How to Attempt a Ticketed Show

Ticketing a show can be challenging. Not only because our industry hasn’t quite got used to this pattern yet, but because if you’re not a large, registered company, you are pretty much alone in this. However, assuming you want to take on the challenges associated with ticketing (as I believe you should), here’s some pointers, based on my experiences, on doing so.

ON TAXES

I ticketed my first show in February 2015, when GST didn’t exist and things were, effectively, much more complicated. While figuring out ticketing scenes post GST for Neelachal in July 2017, we found ourselves overwhelmed with contradictory advice and complicated legal terms. I think we managed to figure the basics out, so here they are as I understand them.

GST exhumes all taxes except income tax. This means that you don’t pay Entertainment Tax anymore, and are freed from the hassles of registering your event at the ETO, getting tickets stamped and running to and from their office.

Across disciplines, there is a cap of 20 lakhs annual income, below which any activity is exempt the payment of GST. Do remember, however, that if you voluntarily register for GST (which is often necessary for things like the use of online ticketing portals), under the current regime, you forgo your 20 lakh exemption. We were told, however, that this system snag is likely to get fixed in the coming months.

If your annual income exceeds 20 lakhs, there is still a minimum amount an individual show has to make from ticket sales, only above which, you need to pay GST. This amount, as well as the percentage of GST you are liable to pay, varies from state to state.

Remember to ALWAYS have a lawyer and a CA take a look at any contract you sign with a venue or a vendor and make sure you are completely clear about what the law is and what you are agreeing to.

ON TICKET SALES

First, get a seating chart of your venue. Some venues, like the one I used, didn’t have a seating chart that was of any use at all. If you need that one, write to me. If not, try to create it yourself and colour code it according to the denominations you decide on.

Design a ticket and make sure there are two parts, separated by a perforation - a smaller part that stays with you and a larger one that you give to the attendee. This will allow you to keep track of how many tickets you sell and what your revenue should be. Both parts should have a serial number (the seat number, if seats are numbered or just a regular numbers otherwise), the name, venue and date of the event.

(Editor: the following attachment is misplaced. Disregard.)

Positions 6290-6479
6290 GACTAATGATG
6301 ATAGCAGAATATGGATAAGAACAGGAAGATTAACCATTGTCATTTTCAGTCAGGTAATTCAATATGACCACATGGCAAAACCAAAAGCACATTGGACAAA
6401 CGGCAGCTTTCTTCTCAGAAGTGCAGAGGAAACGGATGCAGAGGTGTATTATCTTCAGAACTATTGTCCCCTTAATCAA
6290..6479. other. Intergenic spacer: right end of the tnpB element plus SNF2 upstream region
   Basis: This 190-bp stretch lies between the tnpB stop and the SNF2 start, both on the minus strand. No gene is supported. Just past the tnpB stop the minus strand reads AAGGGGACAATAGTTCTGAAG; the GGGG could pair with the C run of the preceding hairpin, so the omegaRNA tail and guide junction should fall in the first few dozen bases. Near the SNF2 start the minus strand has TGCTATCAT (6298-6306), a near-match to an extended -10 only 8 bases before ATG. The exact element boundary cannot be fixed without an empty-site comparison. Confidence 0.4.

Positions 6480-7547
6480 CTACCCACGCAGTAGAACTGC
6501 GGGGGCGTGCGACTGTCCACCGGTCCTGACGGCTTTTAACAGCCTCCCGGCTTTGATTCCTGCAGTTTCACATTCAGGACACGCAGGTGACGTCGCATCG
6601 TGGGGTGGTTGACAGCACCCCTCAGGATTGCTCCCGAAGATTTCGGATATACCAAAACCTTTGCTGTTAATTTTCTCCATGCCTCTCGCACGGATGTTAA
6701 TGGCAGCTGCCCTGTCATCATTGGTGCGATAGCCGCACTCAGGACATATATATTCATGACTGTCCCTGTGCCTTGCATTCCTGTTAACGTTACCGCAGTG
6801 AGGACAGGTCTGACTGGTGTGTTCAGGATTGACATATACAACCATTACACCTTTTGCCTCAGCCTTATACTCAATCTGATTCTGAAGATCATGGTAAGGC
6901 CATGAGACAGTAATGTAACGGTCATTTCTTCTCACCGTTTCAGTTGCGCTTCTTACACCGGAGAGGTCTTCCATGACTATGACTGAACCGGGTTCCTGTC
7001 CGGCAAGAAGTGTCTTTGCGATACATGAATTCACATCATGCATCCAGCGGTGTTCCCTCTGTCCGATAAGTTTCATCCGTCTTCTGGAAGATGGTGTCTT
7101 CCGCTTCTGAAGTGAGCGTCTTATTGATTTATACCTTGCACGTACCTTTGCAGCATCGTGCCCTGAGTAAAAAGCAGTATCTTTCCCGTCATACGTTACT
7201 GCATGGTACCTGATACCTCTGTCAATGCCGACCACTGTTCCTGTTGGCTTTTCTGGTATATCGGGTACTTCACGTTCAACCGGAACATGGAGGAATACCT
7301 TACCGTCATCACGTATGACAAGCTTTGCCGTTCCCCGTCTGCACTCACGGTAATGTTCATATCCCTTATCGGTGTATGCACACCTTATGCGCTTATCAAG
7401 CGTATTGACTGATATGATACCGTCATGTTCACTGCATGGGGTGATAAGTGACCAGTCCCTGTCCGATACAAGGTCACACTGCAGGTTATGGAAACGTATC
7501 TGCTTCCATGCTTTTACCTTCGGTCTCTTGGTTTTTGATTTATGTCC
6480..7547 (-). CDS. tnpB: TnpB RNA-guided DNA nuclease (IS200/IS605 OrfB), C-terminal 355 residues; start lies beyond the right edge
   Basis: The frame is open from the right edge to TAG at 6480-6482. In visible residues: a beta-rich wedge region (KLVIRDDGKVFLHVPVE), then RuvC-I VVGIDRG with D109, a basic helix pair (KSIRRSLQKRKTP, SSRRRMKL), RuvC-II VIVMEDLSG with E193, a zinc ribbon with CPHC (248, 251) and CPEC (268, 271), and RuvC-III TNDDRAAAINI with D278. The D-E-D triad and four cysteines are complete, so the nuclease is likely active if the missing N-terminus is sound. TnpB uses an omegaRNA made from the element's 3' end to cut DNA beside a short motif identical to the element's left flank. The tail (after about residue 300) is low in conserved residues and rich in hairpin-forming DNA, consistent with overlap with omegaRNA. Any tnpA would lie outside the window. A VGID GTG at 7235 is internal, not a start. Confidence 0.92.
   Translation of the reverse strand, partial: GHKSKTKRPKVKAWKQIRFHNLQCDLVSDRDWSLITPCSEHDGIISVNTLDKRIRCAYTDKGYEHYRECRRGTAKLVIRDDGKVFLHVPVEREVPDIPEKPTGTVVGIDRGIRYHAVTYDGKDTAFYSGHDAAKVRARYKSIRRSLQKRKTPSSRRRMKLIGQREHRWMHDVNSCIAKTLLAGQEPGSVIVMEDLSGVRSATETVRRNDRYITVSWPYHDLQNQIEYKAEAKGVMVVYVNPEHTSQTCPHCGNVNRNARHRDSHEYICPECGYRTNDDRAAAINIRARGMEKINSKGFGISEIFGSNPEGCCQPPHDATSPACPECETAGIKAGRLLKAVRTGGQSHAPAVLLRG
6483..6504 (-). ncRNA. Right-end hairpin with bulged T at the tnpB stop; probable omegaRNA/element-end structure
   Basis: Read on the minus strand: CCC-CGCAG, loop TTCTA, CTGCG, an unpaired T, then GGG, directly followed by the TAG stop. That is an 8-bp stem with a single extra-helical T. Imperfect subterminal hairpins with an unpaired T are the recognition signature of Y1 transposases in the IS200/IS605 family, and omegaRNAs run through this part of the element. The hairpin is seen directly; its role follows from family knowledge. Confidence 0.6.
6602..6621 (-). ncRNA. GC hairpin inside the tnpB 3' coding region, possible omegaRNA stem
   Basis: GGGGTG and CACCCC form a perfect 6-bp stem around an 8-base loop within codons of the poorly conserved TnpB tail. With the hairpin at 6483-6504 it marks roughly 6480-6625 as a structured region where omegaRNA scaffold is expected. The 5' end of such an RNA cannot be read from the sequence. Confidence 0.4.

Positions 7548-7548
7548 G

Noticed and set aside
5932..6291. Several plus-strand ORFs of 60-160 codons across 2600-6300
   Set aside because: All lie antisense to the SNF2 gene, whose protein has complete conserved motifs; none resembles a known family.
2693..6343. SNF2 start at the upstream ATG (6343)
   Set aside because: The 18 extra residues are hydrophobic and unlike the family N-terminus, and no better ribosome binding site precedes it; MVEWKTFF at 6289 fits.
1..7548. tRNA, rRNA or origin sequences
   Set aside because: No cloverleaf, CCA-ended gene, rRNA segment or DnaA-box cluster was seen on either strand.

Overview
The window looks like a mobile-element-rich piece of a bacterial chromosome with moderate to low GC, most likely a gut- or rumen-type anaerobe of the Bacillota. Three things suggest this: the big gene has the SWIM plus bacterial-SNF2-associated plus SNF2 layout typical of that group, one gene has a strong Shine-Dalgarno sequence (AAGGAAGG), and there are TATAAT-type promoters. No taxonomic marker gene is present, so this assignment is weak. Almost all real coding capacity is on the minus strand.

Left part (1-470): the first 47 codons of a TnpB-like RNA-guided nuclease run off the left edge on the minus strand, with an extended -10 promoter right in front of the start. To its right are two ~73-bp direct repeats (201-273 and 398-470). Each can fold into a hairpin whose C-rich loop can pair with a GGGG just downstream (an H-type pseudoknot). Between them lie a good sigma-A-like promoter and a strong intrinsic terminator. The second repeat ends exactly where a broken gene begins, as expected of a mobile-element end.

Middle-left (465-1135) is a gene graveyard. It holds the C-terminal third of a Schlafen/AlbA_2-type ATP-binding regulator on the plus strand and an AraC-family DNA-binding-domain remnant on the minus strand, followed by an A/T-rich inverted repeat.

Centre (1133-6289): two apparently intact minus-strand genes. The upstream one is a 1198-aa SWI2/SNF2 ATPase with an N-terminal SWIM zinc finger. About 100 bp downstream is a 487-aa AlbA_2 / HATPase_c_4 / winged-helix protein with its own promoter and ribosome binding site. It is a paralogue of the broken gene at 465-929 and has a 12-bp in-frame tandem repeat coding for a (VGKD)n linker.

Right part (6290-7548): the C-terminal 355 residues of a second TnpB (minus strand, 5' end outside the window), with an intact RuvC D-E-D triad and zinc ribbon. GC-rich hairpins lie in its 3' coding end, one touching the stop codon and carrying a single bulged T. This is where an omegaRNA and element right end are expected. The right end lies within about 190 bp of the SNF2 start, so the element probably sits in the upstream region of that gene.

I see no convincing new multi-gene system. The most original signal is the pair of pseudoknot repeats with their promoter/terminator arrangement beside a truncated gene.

Maintain a record (I use excel) of all tickets sold, reserved and given away for free. Ticketing portals do make mistakes, so it’s good to have your own record of it as well. Keep a small percentage of tickets in each denomination with you. There will be invitees, and those who cannot access online bookings, so it’s good to have some seats in hand for people who approach you directly.

Find a good ticketing partner. As a dancer, I have found the Explara works much better for me than BookMyShow. While BMS has a greater reach, they will pay much less attention to you and your show. They also charge both you AND your customer a commission that’s higher than it needs to be, and insist on a GST registration. I had none of those issues with Explara. They will leave the choice to you to decide who pays their commission. You can cover it yourself, split it with your customer or leave it entirely on your customer. I also found that their interface gave me the freedom to set up, edit, control and close my event without having to ask them to do it. I also got my money within 3 days of the show ending, which is great.

ON THE AWKWARDNESS OF MONEY

Just my two cents: Don’t feel guilty. Tickets to these shows don’t cost much. It’s okay to ask your audience to buy tickets to experience your work. If they like it, you have created a sustainable way to continue creating work. If they hate it, they choose not to come back and you have a way to assess the level at which your work works, and how to do better.

We need to find ways to make our industry sustainable, and I believe this is one, important way.

I hope this may help someone, in some way. Write to me at meghnadas89@gmail.com if you have any specific questions, and if I can, I would really love to help!

Good luck! :)